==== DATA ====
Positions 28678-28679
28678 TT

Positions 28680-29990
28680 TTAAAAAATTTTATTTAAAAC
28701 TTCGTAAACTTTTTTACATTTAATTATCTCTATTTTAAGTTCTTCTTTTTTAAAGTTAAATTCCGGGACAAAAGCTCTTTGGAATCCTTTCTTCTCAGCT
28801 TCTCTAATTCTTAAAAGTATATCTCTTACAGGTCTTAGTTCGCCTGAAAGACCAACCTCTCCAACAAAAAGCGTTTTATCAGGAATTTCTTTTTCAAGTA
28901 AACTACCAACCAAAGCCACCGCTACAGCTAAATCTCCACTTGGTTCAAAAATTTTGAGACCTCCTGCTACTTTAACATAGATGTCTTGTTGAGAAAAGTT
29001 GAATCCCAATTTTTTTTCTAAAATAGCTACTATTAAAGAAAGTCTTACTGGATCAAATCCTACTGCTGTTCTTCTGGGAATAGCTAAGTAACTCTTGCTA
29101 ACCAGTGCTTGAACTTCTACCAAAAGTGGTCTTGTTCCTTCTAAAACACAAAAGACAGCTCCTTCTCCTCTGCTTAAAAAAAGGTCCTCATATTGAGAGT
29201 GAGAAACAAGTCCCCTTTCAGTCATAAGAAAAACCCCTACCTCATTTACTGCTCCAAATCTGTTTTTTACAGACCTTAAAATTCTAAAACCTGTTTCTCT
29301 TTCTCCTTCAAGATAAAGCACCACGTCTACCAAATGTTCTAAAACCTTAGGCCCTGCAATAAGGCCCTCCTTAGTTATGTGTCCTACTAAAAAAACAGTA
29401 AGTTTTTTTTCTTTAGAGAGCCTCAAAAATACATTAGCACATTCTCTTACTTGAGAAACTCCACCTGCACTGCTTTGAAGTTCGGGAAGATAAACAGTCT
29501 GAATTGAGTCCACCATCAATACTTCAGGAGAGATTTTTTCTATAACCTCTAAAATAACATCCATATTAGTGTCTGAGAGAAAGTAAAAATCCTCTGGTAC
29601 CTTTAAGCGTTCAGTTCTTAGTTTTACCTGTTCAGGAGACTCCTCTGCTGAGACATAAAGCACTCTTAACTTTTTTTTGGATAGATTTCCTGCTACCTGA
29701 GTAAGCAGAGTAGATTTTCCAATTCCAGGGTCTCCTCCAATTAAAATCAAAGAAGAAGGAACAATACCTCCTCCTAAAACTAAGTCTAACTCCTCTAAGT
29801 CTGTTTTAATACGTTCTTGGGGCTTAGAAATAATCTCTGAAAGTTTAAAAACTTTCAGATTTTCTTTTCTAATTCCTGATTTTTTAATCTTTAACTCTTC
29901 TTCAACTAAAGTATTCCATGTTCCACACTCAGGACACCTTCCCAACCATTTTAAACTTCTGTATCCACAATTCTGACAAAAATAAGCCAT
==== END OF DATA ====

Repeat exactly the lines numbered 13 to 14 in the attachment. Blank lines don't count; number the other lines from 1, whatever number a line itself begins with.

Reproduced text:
29501 GAATTGAGTCCACCATCAATACTTCAGGAGAGATTTTTTCTATAACCTCTAAAATAACATCCATATTAGTGTCTGAGAGAAAGTAAAAATCCTCTGGTAC
29601 CTTTAAGCGTTCAGTTCTTAGTTTTACCTGTTCAGGAGACTCCTCTGCTGAGACATAAAGCACTCTTAACTTTTTTTTGGATAGATTTCCTGCTACCTGA